Ins & outs about the immune system

Every year around November, many people start to suffer from runny nose, coughs, sneezing and other symptoms. We also wonder: might I have COVID-19?

Of course you want to avoid all annoying symptoms. In this blog I answer the question: how do you get through this wet autumn and upcoming cold winter as healthily as possible?

Our immune system

Let’s start at the beginning: our immune system. What it’s all about is not getting sick, a cold or even Corona. A toxic substance arrives first at the First Line Defense. Also called the physical barrier such as the skin, mucous membranes (nose, mouth) and respiratory tract. If the toxic substance is strong enough – or our physical barrier is not resilient enough – it penetrates the Second Line Defense. These are the non-specific and specific defenses. The difference between these two is that non-specific is innate. This method of defense can be compared to an ambulance that responds quickly and at all times, regardless of what comes in.

The second specific barrier develops during your lifetime. You can compare this to medical specialists. When they first come into contact with a toxic substance that is still unknown to them, the immune response is somewhat slower. This is because they specialize in one type of pathogen.

The second time these medical specialists encounter the pathogen, they can react much faster. This results in a less severe and/or shorter illness the second time around. It’s not a problem to get sick once or twice a year. If you are sick for 92 hours (3-4 days), it means that your immune system is doing its job properly. The pathogen enters, the ultimate level of inflammation is reached (also known as the eicosanoid switch), and the body neutralizes the virus or bacteria after this switch.

Then, it is eliminated and expelled. Your body cannot recover optimally and respond effectively to a pathogen if, for example, you have a low nutrient status in your body (such as a deficiency in vitamin D or omega-3 fatty acids), you are under a lot of stress, you smoke, or you use painkillers.

Suppressing our immune system

Stress and smoking, for instance, suppress the immune system. Someone who quits smoking or takes a vacation after a stressful period allows the immune system to check off its to-do list because both the stress hormone cortisol and nicotine suppress the immune system. On the other hand, painkillers (such as paracetamol, ibuprofen, aspirin) prevent the eicosanoid switch (the ultimate level of inflammation) from being reached. In this way, the immune response is not fully activated, allowing the infection or virus to persist in the body for longer than the desired 92 hours, resulting in low-grade inflammation.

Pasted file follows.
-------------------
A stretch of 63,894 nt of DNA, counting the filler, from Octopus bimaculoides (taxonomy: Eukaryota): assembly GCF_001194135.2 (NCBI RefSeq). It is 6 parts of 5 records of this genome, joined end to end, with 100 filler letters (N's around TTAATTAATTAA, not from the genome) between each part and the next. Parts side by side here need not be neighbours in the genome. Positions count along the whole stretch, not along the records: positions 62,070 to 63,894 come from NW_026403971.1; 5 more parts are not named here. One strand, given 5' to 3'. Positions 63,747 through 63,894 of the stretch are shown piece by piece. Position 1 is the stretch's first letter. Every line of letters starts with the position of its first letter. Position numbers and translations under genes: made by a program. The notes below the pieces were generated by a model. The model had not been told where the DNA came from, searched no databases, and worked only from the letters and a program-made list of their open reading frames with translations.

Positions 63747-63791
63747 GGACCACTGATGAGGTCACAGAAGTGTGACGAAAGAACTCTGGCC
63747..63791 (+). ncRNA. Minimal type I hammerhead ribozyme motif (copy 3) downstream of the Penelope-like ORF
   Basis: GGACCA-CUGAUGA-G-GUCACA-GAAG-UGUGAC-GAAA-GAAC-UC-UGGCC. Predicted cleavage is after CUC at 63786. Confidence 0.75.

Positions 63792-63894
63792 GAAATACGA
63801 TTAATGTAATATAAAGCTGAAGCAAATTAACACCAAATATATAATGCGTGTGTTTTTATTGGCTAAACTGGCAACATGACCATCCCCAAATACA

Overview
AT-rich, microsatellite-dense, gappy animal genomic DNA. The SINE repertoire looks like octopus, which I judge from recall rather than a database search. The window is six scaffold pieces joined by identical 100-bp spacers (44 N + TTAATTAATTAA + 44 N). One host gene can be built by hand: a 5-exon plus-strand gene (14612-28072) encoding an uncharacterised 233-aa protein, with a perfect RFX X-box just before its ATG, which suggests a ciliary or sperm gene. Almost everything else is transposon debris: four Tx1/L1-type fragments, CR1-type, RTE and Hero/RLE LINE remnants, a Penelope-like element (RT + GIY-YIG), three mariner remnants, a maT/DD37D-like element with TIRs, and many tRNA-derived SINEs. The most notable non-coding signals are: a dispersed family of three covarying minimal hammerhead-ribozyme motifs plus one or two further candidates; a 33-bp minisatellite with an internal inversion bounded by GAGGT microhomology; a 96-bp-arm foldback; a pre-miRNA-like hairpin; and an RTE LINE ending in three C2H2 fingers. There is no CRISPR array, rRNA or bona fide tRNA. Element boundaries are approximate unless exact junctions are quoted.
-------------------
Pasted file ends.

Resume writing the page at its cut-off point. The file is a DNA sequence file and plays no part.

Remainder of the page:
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Recovery through sleep

Getting a good night’s sleep is very important. A good night’s sleep allows your liver to eliminate all the toxic substances that enter your body. This includes things like heavy foods, alcohol, but also exhaust fumes, street dirt, or the body’s own waste, such as hormones that are no longer needed. Your liver has its hands full with this task! If your sleep is consistently less than six hours for an extended period, this essential detoxifying organ cannot do its job properly. This also applies to poor-quality sleep.

If your sleep is not optimal, it’s important to support yourself with good nutrition and potentially supportive supplements. Naturally, reducing the consumption of taxing products like alcohol and smoking is important.

However, the number one priority should be addressing or avoiding chronic stress. A bit of acute stress is fine; our system is well adapted to it. However, chronic stress is something we, as humans, have not (yet) evolved to handle. We only began experiencing chronic stress in the last five percent of the time we’ve been on this planet. Fortunately, you can support your body in becoming more resilient to stress. Think about magnesium, fatty fish, and vitamin D, for instance.

Boost your immune system with these 6 tips

  • Most obvious and crucial: get eight hours of sleep. Now you know why!
  • Consume as few taxing products as possible, such as alcohol, excessive sugars, and processed foods. The less your body has to deal with everything you willingly put into it, the more it can focus on the truly important things: the disease-causing agents.
  • Take as little pain medication as possible and try to keep chronic stress at bay or resolve it. Sometimes, just talking to someone can provide a lot of relief.
  • Support your body with good nutrition: lots of green leafy vegetables, fresh fruit, fatty fish, and plenty of fiber. All these mentioned types of food promote a healthy gut flora. The gut flora is directly connected to your immune system. The stronger your gut flora, the better your immune system.
  • Love garlic? You’ll love this: garlic has anti-inflammatory properties and is used preventively against bacterial and viral infections. However, the smell the next morning can sometimes be less pleasant. A small silver lining: the more you eat, the less you’ll smell it. Let’s go, garlic!
  • Want more resilience against stress? Supplement with more vitamins and minerals. At bbb, we’ve put together a great supplement package to support a healthy immune system during the winter. Contents: vitamin D, vitamin C, magnesium, and zinc.

Love, Bodile 

bbb coach & orthomoleculaire diëtist at Foodstuff 

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